40. the a&e charge nurse

[38] ‘If you mean people who think that a *liberal* society is one in which people are free to practise their religion, then you will see that many liberals rightly will defend people’s right to live by standards non-religious people find absurd, including following fast, not relying on modern medicine and contraceptives, and adhering to sharia, etc’ – ah, the classic bind for liberals – defending the right of religious groups to get away with all manner of oppressive practices providing their deeds are wrapped in the correct sort of religious mumbo jumbo.

As the Hitch was fond of saying it usually takes religion to make good people do bad things.
http://www.youtube.com/watch?v=GQcGXBo8HP8

The Beth Din will only handle a divorce where there is also a civil divorce and takes great care not to issue the paperwork before the civil divorce is absolute.

Orthodox synagogues will not marry a couple one of whom has a civil but not a religious divorce – and that is their good right.

The Beth Din does not adjudge property rights or disputes about children.

Sharia courts please copy.

We would do well to require all marriages to be before the Registrar then the religious bodies could carry out – or refuse – a religious ceremony as they saw fit. It works in France.

As for the gender-discriminatory Islamic rules about inheritance: let us be clear that if a Muslim testator leaves a bigger share to a son than to a daughter then – subject to the Family Provision Act – that is his right too. The law of intestate succession is and must remain non-discriminatory.

The same applies if a testator cuts out a son or daughter who marries someone of the “wrong” religion, race, gender or nationality – or someone whom the testator just does not like!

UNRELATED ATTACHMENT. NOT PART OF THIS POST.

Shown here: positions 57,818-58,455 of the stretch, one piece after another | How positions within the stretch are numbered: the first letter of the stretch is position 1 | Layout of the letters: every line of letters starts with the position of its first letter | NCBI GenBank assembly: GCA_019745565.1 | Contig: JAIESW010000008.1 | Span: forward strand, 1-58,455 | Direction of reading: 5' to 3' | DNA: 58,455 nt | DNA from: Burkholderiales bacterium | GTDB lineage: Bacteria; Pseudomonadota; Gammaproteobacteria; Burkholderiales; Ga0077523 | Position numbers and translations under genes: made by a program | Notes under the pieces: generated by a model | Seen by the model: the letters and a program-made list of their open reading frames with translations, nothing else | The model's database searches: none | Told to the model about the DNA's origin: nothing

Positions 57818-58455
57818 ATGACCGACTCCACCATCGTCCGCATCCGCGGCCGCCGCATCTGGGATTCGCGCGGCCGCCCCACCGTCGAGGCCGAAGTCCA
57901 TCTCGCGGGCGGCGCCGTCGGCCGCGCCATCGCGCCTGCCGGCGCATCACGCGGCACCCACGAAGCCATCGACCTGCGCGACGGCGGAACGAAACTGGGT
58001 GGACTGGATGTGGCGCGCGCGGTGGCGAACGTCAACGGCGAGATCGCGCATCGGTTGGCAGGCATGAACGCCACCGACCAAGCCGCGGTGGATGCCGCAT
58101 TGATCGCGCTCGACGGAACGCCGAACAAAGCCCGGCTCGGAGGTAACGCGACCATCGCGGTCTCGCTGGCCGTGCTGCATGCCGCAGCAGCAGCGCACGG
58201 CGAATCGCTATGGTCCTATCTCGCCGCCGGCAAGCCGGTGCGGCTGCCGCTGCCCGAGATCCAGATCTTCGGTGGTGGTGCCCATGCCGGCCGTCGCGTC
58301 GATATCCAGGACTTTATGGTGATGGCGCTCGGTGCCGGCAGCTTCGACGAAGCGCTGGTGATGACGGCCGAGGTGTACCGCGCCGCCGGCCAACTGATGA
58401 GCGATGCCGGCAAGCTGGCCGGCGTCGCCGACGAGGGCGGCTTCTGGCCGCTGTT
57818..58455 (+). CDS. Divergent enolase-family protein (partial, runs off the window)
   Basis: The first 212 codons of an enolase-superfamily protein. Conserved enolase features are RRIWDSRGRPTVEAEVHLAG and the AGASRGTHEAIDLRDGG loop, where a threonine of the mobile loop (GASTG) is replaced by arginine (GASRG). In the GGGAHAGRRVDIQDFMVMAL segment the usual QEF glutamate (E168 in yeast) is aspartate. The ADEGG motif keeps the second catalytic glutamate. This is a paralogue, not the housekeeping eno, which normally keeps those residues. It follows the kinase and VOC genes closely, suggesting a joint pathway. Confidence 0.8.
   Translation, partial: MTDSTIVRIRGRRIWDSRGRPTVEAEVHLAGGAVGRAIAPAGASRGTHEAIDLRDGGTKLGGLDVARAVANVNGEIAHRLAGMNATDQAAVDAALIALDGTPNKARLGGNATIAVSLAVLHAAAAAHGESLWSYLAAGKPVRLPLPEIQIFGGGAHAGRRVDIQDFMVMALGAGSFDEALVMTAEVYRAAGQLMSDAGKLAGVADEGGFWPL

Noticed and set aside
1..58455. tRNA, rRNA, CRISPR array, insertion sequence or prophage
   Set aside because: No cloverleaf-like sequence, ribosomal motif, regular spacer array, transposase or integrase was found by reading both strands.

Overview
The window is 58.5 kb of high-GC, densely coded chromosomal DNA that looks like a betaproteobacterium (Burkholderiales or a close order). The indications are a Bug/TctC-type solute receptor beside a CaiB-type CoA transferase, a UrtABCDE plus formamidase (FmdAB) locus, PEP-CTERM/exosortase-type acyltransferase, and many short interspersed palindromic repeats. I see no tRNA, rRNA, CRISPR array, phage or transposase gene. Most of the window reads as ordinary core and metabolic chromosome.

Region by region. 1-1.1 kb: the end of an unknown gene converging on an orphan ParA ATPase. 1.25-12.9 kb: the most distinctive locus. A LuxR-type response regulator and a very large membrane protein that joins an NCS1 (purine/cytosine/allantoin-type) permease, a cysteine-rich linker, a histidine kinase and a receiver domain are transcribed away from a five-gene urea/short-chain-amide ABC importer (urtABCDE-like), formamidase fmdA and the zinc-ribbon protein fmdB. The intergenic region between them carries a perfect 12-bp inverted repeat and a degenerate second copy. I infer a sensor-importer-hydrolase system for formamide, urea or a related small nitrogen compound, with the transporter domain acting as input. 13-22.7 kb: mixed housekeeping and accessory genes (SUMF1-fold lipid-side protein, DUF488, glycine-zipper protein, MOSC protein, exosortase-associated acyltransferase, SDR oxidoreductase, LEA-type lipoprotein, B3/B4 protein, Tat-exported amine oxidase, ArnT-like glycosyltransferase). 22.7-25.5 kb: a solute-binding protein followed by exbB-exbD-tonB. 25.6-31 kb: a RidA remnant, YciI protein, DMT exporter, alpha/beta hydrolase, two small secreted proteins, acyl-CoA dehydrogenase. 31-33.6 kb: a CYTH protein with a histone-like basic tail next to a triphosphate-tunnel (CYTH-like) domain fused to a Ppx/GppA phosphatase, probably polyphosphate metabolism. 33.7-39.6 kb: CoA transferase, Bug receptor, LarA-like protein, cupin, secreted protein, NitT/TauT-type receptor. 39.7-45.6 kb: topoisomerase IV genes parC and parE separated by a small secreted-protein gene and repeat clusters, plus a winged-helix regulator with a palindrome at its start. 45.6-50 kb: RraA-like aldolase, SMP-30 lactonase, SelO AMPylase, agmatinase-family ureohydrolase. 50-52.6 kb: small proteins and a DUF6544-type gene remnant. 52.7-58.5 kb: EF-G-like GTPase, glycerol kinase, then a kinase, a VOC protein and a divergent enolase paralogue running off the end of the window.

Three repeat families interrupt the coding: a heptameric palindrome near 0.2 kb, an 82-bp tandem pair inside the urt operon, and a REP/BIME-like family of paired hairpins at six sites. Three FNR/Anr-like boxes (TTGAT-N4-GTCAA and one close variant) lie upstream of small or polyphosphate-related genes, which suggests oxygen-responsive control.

43. Churm Rincewind

John B has it right, consistently.

Under the Arbitration Act 1996 (or the Arbitration Scotland Act 2010) parties in dispute can submit their dispute to religious court and to accept and be bound by its ruling. Parties can appoint absolutely anyone they like as an arbitrator, and if it happens to be a religious tribunal so be it, though what these tribunals cannot do is to contravene or over-rule the jurisdiction of the secular courts.

So it really is no use for BenSix to argue (@6) against Sharia judgements (because he often doesn’t like their conclusions) while supporting Batei Din tribunals (because he’s generally supportive of their views).

Either UK citizens have the right freely to submit themselves to independent arbitration, or they don’t (provided there is no inconsistency with UK law).

44. the a&e charge nurse

[42] ‘So it really is no use for BenSix to argue (@6) against Sharia judgements (because he often doesn’t like their conclusions)’ – its not just BenSix – other commentators believe sharia negates human rights; the only question to be answered is whether that matters and whether human rights apply to women (from 43:00 onwards)
http://www.youtube.com/watch?v=hTYrjFE6Rcg

Maybe you need to think a little more about how, or why some parties might enter this form of arbitration – freely, may not be a word that fits the bill in all cases.

Churm Rincewind -